REGENERATION AND RESURRECTION
We have seen that John selects nine cases and arranges them in a particular sequence in chapters three through eleven. The first case, that of Nicodemus, is a case of regeneration. The last case, that of Lazarus, is a case of resurrection. Both regeneration and resurrection are according to the same principle, a new beginning for something that is of the old creation. With both regeneration and resurrection something of the old creation has a new beginning. In fact, all the nine cases recorded by John in his Gospel follow this principle.
GLORIFICATION AND FRUIT-BEARING
According to John 12, after the nine cases, the Lord Jesus enjoyed a feast in Bethany. During that feast there was a strong testimony of resurrection, a testimony of the old becoming new. After attending that feast, the Lord Jesus received a warm welcome by the crowd in Jerusalem.
When the Pharisees realized that the Lord was welcomed by the crowd, they said to one another, “You see that you are profiting nothing; behold, the world has gone after him” (v. 19). It seemed to the Pharisees, those who opposed the Lord Jesus, that the whole world was welcoming Him. The following verses indicate that He was received not only by Jews but also by Greeks: “Certain Greeks…came to Philip…and asked him, saying, Sir, we wish to see Jesus” (vv. 20-21). Philip told Andrew about this, and together they spoke to the Lord concerning it (v. 22). No doubt, this was a golden time for the Lord, a time when He could have been exalted by men. If we had been the Lord Jesus, we probably would have been thankful for this opportunity to receive men’s exaltation.
However, the Lord’s response was quite unexpected: “Jesus answered them, saying, The hour has come for the Son of Man to be glorified” (v. 23). When they heard this, the disciples may have said to themselves, “That’s right, Lord. This is the time for You to be exalted and glorified. For years You have been regarded by others merely as a lowly Nazarene. Now is the time for You to be exalted. This is the opportunity for You to be glorified.” If we had been there, we probably would have had such an understanding of the Lord’s word concerning being glorified. According to the human concept, to be glorified is to be exalted in the presence of others. For example, if a young person is elected as president of his class at school, he will feel that he is exalted and glorified.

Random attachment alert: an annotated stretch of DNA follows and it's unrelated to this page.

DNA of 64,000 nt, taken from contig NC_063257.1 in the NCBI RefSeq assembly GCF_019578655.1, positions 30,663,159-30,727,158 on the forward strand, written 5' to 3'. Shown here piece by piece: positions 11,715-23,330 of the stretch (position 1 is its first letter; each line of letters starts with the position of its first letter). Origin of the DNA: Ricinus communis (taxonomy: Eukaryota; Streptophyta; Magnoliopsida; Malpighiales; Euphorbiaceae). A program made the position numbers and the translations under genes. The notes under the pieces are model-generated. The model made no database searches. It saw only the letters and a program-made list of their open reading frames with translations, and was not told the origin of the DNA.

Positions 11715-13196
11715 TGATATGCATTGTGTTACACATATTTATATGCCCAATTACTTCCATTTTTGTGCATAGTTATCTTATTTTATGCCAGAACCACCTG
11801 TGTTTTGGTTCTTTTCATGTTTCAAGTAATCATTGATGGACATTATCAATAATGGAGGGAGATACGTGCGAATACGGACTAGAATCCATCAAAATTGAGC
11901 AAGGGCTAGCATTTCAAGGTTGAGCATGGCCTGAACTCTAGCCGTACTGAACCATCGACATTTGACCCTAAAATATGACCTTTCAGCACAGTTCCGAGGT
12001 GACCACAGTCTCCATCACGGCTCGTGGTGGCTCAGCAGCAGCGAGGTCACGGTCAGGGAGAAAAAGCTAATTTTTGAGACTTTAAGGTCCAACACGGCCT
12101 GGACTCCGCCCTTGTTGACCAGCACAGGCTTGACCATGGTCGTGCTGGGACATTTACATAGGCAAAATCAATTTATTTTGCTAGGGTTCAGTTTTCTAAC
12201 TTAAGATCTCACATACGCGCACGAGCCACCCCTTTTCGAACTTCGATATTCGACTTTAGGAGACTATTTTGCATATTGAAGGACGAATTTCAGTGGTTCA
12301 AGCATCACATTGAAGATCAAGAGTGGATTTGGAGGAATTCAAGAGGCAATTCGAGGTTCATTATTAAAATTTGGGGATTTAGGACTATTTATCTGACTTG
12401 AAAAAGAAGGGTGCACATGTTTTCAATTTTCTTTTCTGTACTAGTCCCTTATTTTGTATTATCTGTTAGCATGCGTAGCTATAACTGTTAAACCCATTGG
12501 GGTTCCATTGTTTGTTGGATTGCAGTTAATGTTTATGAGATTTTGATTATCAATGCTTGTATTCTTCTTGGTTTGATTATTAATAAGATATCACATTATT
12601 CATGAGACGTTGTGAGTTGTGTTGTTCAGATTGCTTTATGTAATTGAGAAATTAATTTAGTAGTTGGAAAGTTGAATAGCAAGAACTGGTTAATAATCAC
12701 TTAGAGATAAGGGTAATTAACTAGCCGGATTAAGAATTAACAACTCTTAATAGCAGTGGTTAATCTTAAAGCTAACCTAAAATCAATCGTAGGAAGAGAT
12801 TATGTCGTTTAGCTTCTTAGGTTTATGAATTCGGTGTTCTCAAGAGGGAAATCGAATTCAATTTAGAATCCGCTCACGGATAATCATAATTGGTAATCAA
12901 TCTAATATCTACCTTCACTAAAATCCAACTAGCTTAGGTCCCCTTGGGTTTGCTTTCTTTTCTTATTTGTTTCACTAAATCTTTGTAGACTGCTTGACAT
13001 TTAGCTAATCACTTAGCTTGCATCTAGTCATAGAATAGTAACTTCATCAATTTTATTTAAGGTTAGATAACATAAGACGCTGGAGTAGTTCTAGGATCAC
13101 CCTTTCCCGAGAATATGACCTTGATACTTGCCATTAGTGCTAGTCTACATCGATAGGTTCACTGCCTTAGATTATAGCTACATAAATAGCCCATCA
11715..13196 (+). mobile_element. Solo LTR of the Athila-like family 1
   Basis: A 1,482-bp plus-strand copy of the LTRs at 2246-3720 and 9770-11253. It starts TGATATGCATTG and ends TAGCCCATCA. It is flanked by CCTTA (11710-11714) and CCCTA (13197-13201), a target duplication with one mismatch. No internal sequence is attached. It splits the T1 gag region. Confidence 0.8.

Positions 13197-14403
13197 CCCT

In verse 24 the Lord Jesus goes on to explain what it means for Him to be glorified: “Truly, truly, I say to you, unless a grain of wheat falls into the ground and dies, it abides alone; but if it dies, it bears much fruit.” Here the Lord indicates that for Him to be glorified does not mean that He will be exalted; it means that He will fall into the ground as a grain of wheat and die in order to rise up and bear much fruit. Hence, to be glorified is to bear much fruit. This means that glorification is a matter of fruit-bearing.
Once again we may refer to a carnation flower as an illustration of glorification. If a carnation seed is left alone and is not sown into the ground, it would be impossible for the glory within the seed ever to come forth and be expressed. The glory of a carnation seed can be seen only when the seed is sown into the soil. In a sense, by being sown, the seed dies and eventually grows up in resurrection. This thought is similar to that of Paul in 1 Corinthians 15, where he uses the sowing of a seed as an illustration of resurrection. When a seed of a carnation plant dies by being sown into the earth, it will grow up, and this growing up will be the resurrection of the carnation seed. Eventually, the plant will blossom, and this blossoming will be its glorification. A grain of wheat, on the contrary, will eventually produce fruit, and this fruit-bearing will be its glorification. Both the blossoming of a carnation plant and the fruit-bearing of a grain of wheat illustrate glorification. A carnation seed is glorified when the plant blossoms, and a grain of wheat is glorified when the wheat brings forth fruit.
Jesus Christ is God incarnate. When He was incarnated, He entered into humanity and put on humanity as a shell. As a result, the Lord’s divine life and nature were confined and concealed within the shell of His humanity. Through incarnation, He became a seed that needed to bear fruit. This fruit-bearing was to be the Lord’s glorification. The only way for a grain of wheat to be glorified is for it to fall into the ground and die and then grow up. In this way the life within the seed is released to bring forth much fruit, and this fruit-bearing is glorification. By going through the process of death and resurrection, the Lord terminated the old creation and germinated the new creation in resurrection. In this resurrection He produced many grains. Those who believe in Christ are these many grains. As the many grains brought forth by Christ in His resurrection, eventually we are ground and blent together to be one loaf, one Body. This loaf, the Body, is the church. According to the New Testament, this church is the house of God, which will consummate in the New Jerusalem.
If we understand this matter, we shall be able to grasp the main point in chapter twelve of the Gospel of John. After the Lord Jesus took care of the nine cases recorded in chapters three through eleven, there was no need for Him to do anything further except to fall into the ground as a grain of wheat and then rise up in resurrection in order to have Himself released and expressed in the many grains. This is what it means for the Lord to be glorified.
(The Fulfillment of the Tabernacle and the Offerings in the Writings of John, Chapter 52, by Witness Lee)